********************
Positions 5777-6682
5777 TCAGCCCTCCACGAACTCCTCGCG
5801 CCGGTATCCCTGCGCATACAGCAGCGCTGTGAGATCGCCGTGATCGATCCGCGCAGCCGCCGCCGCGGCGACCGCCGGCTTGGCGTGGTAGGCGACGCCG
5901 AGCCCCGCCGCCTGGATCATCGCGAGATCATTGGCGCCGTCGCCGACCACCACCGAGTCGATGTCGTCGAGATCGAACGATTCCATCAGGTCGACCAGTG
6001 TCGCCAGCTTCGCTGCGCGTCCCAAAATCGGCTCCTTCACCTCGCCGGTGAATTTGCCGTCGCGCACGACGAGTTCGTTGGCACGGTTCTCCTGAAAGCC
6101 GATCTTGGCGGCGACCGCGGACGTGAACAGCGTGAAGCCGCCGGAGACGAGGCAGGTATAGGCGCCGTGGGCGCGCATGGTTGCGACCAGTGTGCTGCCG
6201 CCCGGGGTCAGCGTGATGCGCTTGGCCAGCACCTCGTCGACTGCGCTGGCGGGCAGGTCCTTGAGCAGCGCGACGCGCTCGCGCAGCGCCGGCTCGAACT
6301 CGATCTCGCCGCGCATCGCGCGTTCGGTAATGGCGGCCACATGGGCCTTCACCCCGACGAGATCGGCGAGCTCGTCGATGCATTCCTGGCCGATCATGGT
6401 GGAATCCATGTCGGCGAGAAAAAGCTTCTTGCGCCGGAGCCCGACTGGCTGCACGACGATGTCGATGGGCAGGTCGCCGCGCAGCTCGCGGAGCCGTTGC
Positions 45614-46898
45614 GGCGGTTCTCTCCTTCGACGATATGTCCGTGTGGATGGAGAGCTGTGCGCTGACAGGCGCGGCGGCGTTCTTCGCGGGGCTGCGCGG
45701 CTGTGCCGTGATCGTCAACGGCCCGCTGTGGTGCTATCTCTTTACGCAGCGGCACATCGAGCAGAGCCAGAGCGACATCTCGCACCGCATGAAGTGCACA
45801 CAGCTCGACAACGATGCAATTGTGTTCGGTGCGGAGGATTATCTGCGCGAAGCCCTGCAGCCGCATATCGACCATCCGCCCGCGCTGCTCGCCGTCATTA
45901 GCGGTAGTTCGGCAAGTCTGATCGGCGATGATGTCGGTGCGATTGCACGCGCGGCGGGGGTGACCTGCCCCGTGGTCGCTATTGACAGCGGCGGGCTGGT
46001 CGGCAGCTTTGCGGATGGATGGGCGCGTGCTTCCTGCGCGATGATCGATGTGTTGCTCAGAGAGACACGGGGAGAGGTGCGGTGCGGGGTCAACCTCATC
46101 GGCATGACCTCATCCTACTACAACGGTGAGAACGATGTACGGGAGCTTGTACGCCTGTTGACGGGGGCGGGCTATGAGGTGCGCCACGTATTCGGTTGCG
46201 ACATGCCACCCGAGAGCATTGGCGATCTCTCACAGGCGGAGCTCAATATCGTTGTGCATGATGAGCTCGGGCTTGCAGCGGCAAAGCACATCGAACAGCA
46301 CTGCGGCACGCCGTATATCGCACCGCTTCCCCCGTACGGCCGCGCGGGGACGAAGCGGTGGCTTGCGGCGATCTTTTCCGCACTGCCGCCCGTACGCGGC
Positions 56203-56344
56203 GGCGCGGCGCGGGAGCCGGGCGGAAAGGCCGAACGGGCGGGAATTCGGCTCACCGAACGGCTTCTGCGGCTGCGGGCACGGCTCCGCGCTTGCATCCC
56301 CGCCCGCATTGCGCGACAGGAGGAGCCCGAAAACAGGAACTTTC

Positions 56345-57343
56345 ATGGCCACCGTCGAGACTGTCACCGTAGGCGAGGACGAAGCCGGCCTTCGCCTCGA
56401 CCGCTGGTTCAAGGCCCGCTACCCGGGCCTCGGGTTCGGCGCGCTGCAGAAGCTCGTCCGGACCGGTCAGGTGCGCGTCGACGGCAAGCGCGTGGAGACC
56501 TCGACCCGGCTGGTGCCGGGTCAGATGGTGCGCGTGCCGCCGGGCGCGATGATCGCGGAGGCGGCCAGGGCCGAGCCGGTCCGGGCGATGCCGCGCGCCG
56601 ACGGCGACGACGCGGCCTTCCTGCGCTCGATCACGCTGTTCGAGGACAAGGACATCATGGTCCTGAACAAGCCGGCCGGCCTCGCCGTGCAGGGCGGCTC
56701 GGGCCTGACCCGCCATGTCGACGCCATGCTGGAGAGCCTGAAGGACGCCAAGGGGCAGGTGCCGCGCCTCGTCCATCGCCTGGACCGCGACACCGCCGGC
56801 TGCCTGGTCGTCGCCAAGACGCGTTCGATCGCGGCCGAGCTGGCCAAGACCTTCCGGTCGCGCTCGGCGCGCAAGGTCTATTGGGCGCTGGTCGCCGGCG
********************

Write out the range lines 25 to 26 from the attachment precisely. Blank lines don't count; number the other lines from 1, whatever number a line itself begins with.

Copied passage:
56501 TCGACCCGGCTGGTGCCGGGTCAGATGGTGCGCGTGCCGCCGGGCGCGATGATCGCGGAGGCGGCCAGGGCCGAGCCGGTCCGGGCGATGCCGCGCGCCG
56601 ACGGCGACGACGCGGCCTTCCTGCGCTCGATCACGCTGTTCGAGGACAAGGACATCATGGTCCTGAACAAGCCGGCCGGCCTCGCCGTGCAGGGCGGCTC